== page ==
The incident is described as a school lockdown, but the threat implied from the decision to go into lockdown on Monday, September 18 was not on campus. Ark Valley Voice has confirmed with Salida School District Board Secretary Kim LeTourneau that “there was no substantiated threat of any kind.”
But other unconfirmed sources have told AVV that there was a person with a weapon outside Salida High School.
The incident (however it is being defined or what it actually included) resulted in the Salida School District (SSD) being placed under added layers of security, at the request of the Salida Police Department. According to SSD, when the Police department responded to Salida High School, the department asked that it be moved to a lockdown status. Salida Middle School, Horizons Exploratory Academy, and Colorado Mountain College were also put into a lockdown status, while Longfellow Elementary School, Salida Early Childhood Center, and the Crest Academy all moved to a secure status.
Officially, the Salida School District says that it “will not be releasing any further details because of legal privacy protections for minors. The District appreciates the community’s understanding and patience as our local first responders worked to ensure safety in our school community. As always, school counselors are available for any students who need support.”
What happened continues to be murky, at best. Without giving away the details of the incident, the school district says that “the Police Department worked to quickly assess the situation and were able to allow all schools to return to normal operations.”
So we don’t know if there was a gun loaded or unloaded, waved about or indicated in a pocket, used to threaten others, shown off or there for personal protection. That SHS went into lockdown status, not “lockout”, would seem to indicate that the weapon was outside the school building. We don’t know the person’s state of mind, or even if it was a student. We don’t know the school’s response when the situation first presented. We don’t know what the police department did other than lock the school down.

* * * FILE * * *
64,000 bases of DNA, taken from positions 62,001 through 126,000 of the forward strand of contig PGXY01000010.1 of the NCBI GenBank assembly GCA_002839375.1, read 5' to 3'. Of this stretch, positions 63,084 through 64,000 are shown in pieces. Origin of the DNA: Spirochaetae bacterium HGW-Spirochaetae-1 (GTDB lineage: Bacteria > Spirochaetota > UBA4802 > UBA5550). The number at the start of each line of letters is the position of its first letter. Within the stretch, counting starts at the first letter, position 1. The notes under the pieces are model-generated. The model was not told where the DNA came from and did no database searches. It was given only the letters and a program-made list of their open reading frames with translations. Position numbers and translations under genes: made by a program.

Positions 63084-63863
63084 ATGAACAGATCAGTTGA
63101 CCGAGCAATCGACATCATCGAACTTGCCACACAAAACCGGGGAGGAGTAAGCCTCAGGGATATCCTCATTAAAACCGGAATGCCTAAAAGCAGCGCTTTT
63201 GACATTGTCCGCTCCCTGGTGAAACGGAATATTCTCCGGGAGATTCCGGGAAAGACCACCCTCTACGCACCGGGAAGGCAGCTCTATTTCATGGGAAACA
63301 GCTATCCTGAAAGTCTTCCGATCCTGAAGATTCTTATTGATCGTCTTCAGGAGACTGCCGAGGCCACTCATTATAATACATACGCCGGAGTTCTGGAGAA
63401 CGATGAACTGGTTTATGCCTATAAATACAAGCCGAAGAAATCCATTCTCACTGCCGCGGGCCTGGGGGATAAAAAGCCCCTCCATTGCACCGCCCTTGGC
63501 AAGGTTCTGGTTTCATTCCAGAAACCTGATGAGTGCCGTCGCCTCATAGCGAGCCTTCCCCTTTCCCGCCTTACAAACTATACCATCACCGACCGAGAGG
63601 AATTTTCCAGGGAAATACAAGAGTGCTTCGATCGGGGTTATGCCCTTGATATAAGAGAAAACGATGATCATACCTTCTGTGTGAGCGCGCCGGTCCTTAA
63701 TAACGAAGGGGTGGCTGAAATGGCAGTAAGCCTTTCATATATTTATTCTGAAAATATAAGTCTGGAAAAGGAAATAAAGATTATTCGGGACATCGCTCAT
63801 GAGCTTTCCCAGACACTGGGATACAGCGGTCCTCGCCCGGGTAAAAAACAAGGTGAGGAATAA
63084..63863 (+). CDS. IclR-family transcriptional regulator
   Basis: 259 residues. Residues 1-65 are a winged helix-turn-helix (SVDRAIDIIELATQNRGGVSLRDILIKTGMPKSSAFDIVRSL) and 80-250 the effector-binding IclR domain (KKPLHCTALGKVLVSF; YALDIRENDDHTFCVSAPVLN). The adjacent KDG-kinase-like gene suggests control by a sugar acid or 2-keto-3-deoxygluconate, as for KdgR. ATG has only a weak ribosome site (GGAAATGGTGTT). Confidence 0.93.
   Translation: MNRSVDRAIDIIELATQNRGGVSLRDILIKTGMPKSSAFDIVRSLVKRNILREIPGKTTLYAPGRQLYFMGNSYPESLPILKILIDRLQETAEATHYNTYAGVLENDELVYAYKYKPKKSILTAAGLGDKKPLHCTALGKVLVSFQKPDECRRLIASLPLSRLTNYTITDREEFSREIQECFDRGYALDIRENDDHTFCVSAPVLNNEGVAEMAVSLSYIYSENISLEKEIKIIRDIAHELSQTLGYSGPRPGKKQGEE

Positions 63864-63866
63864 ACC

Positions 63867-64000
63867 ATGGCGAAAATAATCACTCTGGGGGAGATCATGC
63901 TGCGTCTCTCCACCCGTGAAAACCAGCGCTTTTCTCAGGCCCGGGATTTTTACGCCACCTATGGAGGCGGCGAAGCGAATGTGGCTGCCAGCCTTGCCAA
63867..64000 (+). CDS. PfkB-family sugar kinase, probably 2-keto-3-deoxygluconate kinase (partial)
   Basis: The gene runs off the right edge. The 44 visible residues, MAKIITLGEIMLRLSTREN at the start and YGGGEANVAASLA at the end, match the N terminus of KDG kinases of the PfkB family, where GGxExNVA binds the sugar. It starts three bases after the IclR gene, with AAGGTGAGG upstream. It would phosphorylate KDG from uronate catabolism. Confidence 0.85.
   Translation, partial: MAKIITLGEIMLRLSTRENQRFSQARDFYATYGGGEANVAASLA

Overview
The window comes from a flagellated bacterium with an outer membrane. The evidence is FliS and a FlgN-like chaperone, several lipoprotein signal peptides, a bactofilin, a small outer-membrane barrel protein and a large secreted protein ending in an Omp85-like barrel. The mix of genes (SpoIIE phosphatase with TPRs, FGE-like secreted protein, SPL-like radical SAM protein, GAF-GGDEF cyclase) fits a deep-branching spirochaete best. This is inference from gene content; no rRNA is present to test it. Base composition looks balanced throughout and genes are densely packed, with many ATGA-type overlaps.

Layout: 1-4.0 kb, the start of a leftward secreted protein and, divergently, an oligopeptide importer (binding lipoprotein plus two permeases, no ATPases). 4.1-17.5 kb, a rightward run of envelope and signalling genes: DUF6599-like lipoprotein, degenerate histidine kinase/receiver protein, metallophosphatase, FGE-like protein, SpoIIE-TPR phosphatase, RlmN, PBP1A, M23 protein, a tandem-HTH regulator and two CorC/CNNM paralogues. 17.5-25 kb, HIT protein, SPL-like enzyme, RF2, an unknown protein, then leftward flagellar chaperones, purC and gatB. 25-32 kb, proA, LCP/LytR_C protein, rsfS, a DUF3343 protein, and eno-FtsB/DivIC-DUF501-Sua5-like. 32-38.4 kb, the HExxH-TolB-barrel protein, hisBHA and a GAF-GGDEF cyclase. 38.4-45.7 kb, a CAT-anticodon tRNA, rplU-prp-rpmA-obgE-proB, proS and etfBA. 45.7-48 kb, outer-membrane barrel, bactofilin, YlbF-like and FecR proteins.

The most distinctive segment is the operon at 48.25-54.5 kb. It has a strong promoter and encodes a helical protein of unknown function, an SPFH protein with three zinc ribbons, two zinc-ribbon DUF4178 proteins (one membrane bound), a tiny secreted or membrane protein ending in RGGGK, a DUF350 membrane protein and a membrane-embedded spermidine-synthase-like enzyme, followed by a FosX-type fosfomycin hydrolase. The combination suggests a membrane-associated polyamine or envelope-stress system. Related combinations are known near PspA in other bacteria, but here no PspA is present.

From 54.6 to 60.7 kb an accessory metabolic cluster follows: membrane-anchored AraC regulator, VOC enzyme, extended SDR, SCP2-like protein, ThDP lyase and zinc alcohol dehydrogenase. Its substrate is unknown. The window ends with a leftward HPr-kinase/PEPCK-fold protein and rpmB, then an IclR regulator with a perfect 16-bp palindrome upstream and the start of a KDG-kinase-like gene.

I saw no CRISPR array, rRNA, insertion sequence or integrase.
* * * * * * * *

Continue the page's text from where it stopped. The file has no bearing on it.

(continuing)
According to the Salida School District official press release, the School District and Police Department are “coordinating an after-action debriefing session in cooperation with other safety partners from the community to review the incident and identify any areas for improvement.”
LeTourneau confirmed that the Salida school campuses are not officially called “a gun-free zone,” but there are no guns allowed on campuses except for law enforcement.
The community is used to seeing messages for drills on the school district’s app, which are scheduled in advance and are able to be pushed out prior to or at the very start of an event. In the case of a real-time scenario, the district’s first priority is to make sure all schools are aware of any needed changes to levels of security, and it does this as quickly as possible.
The app will be used in situations that are still developing, but if the situation is resolved before an app message can be posted, only an email will be sent with as much information as is available and legal to share,” explains SSD Board Secretary Kim LeTourneau.
To learn more about the District’s safety practices, including details about our community partners, and the layers of safety outlined in the SRP or Standard Response Protocol, the SSD suggests that readers visit: https://www.salidaschools.com/overview/safety_and_security